Your Business Card! That’s right, your business card is the most important marketing tool you will ever use. It’s provides the first impression when meeting someone face-to-face. Don’t take your business card for granted. It needs to make an impact the moment you hand it to a prospect. Within the first 5 seconds or so, that prospect has already decided whether or not they may want to do business with you. If you only have 5 seconds to impress them with your buisiness card, you’d better make it count!
Your business card should be interesting and unique. It has to make someone want to keep it, not throw it away. I can’t stand when a customer says they want plain white cards with black text. They might as well say, they don’t care enough about their business to spend $10-$20 extra on getting them done the right way. Hey I understand, times are tough, but they aren’t going to get better by handing out cards like that to prospects.
To spice things up a bit consider putting a picture of yourself on the card, this way your prospect can put a face to the voice when you call them a couple of days later to follow up. Make sure to include all pertinent information on your card by taking advantage of both sides.
All business cards should include most of the following:
- Company Logo
- Your Name
- Your Title
- Phone Number
- Fax Number
- Email Address
- Website Address
- Mailing Address
- Services You Offer
- Unique Selling Proposition (This is what makes you different than your competition)
Note: If you have a website, use your websites domain name for your email. Using Aol, Yahoo, Gmail, etc., does not look very professional. If you don’t have a website, at least buy a domain name and pay for hosted email. The domain and hosting will only cost about $50 per year. A pretty small price to pay to look professional.
How many time have you tried to order business cards or flyers from a printer using artwork you designed yourself? How many of those time did the printer tell you that they couldn’t use your artwork? If you don’t have any design experience it has probably happened more often than not. The following “5 Point Checklist” will ensure that your artwork will be ready to send to your favorite printer.
Make sure your artwork is designed at 300 DPI (dots per inch) resolution. Web graphics are only 72 DPI and are no good for professional printing. Designing your artwork at 300 DPI will ensure that your printed materials are crisp and clear!
Bleed is when the image or background of your design is intended to run off the page. Without proper bleed, you may end up with uneven white borders. A standard bleed (with most printers) is 1/8″ (0.125) added to the final trim size of the finished product, which means if you are printing business cards your artwork should be 3 5/8″ x 2 1/8″ (3 1/2″ x 2″ trim size).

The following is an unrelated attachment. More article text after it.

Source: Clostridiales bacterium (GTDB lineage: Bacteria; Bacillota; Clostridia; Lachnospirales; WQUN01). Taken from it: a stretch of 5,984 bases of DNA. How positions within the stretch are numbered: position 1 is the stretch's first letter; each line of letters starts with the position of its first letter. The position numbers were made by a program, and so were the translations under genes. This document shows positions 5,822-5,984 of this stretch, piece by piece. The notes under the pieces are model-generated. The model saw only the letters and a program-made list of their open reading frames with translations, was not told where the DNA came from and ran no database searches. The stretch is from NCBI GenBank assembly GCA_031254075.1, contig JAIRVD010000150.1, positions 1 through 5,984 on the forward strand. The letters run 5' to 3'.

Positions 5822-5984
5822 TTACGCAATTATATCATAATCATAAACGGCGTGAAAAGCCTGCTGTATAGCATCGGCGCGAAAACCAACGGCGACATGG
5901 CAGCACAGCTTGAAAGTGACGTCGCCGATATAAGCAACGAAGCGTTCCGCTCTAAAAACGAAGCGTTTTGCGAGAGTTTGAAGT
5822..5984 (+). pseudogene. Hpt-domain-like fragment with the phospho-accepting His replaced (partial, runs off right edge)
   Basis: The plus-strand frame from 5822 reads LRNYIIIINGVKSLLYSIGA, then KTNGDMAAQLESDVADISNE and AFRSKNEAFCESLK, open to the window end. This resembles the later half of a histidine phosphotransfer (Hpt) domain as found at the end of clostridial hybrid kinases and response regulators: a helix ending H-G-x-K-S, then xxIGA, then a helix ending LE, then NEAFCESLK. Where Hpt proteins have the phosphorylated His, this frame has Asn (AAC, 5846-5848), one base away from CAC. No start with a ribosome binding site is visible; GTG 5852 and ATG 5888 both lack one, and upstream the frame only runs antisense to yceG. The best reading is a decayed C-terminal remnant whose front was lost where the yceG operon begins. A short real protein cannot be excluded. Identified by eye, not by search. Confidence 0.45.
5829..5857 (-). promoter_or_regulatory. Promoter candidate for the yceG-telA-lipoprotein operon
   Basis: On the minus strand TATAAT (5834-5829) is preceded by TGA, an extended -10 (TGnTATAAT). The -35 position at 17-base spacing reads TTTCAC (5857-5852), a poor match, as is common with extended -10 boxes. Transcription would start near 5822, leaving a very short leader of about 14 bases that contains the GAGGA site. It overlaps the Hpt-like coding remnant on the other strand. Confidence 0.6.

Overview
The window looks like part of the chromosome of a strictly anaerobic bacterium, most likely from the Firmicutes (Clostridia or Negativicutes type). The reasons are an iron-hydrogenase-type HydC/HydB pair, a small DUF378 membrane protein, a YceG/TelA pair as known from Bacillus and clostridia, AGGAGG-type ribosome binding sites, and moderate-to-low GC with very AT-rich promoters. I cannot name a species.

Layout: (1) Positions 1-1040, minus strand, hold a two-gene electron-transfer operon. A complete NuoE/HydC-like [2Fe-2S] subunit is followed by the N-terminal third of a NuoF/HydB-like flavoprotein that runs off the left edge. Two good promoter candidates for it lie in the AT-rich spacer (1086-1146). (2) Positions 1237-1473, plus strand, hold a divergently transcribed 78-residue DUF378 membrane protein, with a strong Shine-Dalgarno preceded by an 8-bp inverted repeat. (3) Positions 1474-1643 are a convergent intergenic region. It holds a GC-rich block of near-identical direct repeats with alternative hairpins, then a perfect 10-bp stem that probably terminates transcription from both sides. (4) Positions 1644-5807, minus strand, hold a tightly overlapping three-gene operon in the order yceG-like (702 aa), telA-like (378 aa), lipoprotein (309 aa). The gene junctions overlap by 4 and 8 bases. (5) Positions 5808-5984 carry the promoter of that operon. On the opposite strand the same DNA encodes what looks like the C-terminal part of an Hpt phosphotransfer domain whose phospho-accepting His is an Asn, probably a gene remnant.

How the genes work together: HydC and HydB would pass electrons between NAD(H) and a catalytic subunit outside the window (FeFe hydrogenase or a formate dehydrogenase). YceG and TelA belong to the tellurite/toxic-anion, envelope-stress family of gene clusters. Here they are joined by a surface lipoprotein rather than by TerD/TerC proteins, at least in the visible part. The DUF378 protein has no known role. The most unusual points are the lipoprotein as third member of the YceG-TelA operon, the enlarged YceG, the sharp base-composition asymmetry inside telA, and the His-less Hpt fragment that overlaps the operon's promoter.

Safety is the amount of space between the edge of your artwork and any essential elements (stuff you don’t want to get cut off). You should always make sure that you leave a minimum of 3/16″ (0.0625) safety on all sides of your design, unless you like having the last digit in your telephone number cut in half, it’s up to you.
4. Color Mode: CMYK
In Printing, all colors are a made up of different percentage values of CMYK (Cyan, Magenta, Yellow, Black). One of the most common mistakes made in “for print” design is choosing the wrong color mode. Monitors display graphics in RGB (Red, Green, Blue) color mode by default. What you see on-screen is much different than what you get in print. Designing your artwork using CMYK will avoid unexpected results in color and save you money in reprints.
5. File Format
Ok, this part is a bit tricky depending on the design software you use. Many printers will accept all different types of file formats, but not all. Standard formats accepted are PDF, PSD, AI, JPG, TIFF, PNG or EPS. Microsoft file formats are not accepted by most printers any longer. Whichever design program you choose to use, make sure you save/export your file to one of the accepted formats. Note: If using Illustrator or Corel Draw, make sure to convert your fonts to outlines (or curves in Corel) before saving your file to avoid mismatched fonts being used. If using Photoshop, remember to flatten your file, for the same reason.
We’ve been told that our professional quality, full color printing is the best in our county. Remember to call us at 352-684-4976 and speak to a Project Manager before ordering elsewhere. By the way, if you haven’t already, post a comment about this article. We love feedback!